Ron Rowland: As you may have heard, debt-ridden nations face sharply higher borrowing costs. Spain’s ten-year government bonds are closing in on the 7 percent level.
That’s the same area in which Greece and Italy both had to be bailed out last year … and Spain’s problems are far bigger.
At the same time, relatively strong governments like Germany and the U.S. can finance their spending cheaper than ever. The yield on 10-year U.S. Treasury notes dropped below 1.5 percent last week. German government bond yields are even lower.
When interest rates fall, the present value of a bond goes up. That means capital gains for bondholders. Should you jump aboard this rally, or are trends bound to reverse? How can ETF investors react? Today we’ll look at those questions.
Bond ETFs Shoot to the Moon!
Interest rate changes influence bonds in both directions:
- When interest rates go up, yields go up but bond prices go down.
- When interest rates go down, yields go down and bond prices go up.
Volatility increases along with maturity. A move of one-tenth of a percentage point is felt much more in a twenty-year bond than in a two-year bond.
The most rate-sensitive bonds of all are “zero coupon” Treasury securities. Because the income component is stripped out, what’s left is almost purely dependent on interest rate changes. This is where recent trends have had the biggest impact.
For instance, take a look at PIMCO 25+ Year Zero Coupon U.S. Treasury Index Fund (NYSEARCA:ZROZ). In the ten weeks ended this past Monday (6/4), interest rates at that maturity level fell from 3.48 percent to 2.56 percent.
What did this do to ZROZ? Hold on to your hat. ZROZ shares shot up +30.5 percent! And that’swithout any leverage!
At these maturities, the ten-week price gain was equal to about 10 years worth of yield income. That’s an acceleration of about 52x — converting years into weeks.
Hindsight Always Works
Opportunities like this one are always easy to spot in hindsight. Buying — and selling — at just the right time isn’t so simple, of course.
If long-term U.S. Treasury yields keep falling, ZROZ could move much higher. But the losses will be equally dramatic if yields head back up.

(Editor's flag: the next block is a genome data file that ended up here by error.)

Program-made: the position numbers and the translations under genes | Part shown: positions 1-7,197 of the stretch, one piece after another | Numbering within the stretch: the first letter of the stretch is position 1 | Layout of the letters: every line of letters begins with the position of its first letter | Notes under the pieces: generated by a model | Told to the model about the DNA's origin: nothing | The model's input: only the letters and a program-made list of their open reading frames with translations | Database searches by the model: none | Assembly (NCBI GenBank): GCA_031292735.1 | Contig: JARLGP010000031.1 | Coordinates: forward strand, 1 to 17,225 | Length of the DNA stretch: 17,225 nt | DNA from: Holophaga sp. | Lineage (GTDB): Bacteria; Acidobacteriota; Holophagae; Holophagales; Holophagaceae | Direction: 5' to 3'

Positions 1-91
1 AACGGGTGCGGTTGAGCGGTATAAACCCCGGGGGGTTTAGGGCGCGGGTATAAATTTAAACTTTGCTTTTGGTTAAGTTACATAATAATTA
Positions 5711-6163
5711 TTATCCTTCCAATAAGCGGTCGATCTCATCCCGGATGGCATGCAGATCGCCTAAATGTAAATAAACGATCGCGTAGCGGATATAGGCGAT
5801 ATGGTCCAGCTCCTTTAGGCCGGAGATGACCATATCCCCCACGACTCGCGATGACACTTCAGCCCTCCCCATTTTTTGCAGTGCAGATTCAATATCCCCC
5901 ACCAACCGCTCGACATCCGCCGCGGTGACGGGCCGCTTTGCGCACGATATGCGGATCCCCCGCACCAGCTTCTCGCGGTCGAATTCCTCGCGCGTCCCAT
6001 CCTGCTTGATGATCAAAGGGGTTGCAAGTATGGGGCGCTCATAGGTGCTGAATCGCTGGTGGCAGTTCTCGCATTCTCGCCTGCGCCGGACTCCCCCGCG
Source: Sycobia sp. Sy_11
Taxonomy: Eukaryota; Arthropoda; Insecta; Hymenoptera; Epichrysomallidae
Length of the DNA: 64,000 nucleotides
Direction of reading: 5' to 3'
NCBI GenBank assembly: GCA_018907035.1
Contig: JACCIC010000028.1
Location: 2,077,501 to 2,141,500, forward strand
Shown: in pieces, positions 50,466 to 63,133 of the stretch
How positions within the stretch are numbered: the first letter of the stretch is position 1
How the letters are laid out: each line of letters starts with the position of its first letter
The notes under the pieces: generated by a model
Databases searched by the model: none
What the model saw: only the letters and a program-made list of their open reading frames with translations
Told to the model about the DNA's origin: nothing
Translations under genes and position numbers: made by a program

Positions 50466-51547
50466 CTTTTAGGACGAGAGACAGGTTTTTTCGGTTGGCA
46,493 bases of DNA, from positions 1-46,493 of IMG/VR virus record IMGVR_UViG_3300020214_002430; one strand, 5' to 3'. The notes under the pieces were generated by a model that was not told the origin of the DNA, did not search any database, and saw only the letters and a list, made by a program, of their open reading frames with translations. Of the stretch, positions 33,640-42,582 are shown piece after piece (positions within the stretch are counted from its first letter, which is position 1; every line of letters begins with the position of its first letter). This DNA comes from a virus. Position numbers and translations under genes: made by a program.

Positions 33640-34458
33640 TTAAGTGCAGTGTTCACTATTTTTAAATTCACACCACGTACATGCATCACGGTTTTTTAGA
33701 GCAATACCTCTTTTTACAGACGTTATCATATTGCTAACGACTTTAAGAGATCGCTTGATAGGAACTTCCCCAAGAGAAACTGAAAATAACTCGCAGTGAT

To illustrate, let’s go back to late 2010 and early 2011. Over a roughly five-month period, ZROZ investors saw their principal value drop by nearly a third. The share price went from $92.19 on August 26 to $64.18 on February 10, 2011. That’s a 30.4 percent loss — one that would take years to break even from collecting the dividend.
As we now know (again, with the benefit of hindsight), selling ZROZ at the bottom of this downturn was exactly the wrong decision. Buying would have been a much better move.
Using Bonds in Reverse
If the interest rate trend turns around, you’ll see big moves in another category, too. Inverse bond ETFs and ETNs are designed to move up when bond prices fall.
Like all inverse exchange-traded products, these have limitations. Typically they reflect the daily percentage change of an index. Results for periods longer than one day can look much different than you might expect. This means inverse ETFs and ETNs are best used as short-term trading instruments.
Timing is particularly challenging for inverse bond ETFs. As you see in the examples above, interest rates are prone to sharp, unexpected changes. Why? Usually it happens when a politician or central banker says something unexpected. The resulting market reaction may be temporary, but it’s no less painful.
Bad luck can make a big difference even if you do everything else right. I’ve seen trades swing by 10 percent or more in just a day or two. (You can learn more in my column Three Often Overlooked Risks of Inverse ETFs.)
Assuming you’re aware of the risks, long-maturity inverse bond instruments can have big profit potential. Here are some to consider:
- ProShares Short 20+ Year Treasury ETF (NYSEARCA:TBF)
- Direxion Daily 20 Year Plus Treasury Bear 1x Shares (NYSEARCA:TYBS)
- ProShares UltraShort 20+ Year Treasury ETF (NYSEARCA:TBT)
- PowerShares DB 3X Short 25+ Year Treasury Bond ETN (NYSEARCA:SBND)
Be ready for an especially wild ride if you buy TBT or SBND — they add 2X or 3X leverage to an already-volatile investment.
Interest rate forecasting is tough even in normal times. Right now it’s even tougher — but if you’re up to the challenge the profits can be huge. ETFs can make your job much easier no matter which way rates are going.
And if you’d like some help along the way in finding the right ones, with my signals on when to buy and when to sell, check out my International ETF Trader service.
Money and Markets (MaM) is published by Weiss Research, Inc. and written by Martin D. Weiss along with Nilus Mattive, Claus Vogt, Ron Rowland, Michael Larson. To avoid conflicts of interest, Weiss Research and its staff do not hold positions in companies recommended inMaM, nor do we accept any compensation for such recommendations. The comments, graphs, forecasts, and indices published in MaM are based upon data whose accuracy is deemed reliable but not guaranteed. Performance returns cited are derived from our best estimates but must be considered hypothetical in as much as we do not track the actual prices investors pay or receive. Regular contributors and staff include Andrea Baumwald, John Burke, Marci Campbell, Selene Ceballo, Amber Dakar, Maryellen Murphy, Jennifer Newman-Amos, Adam Shafer, Julie Trudeau, Jill Umiker, Leslie Underwood and Michelle Zausnig.
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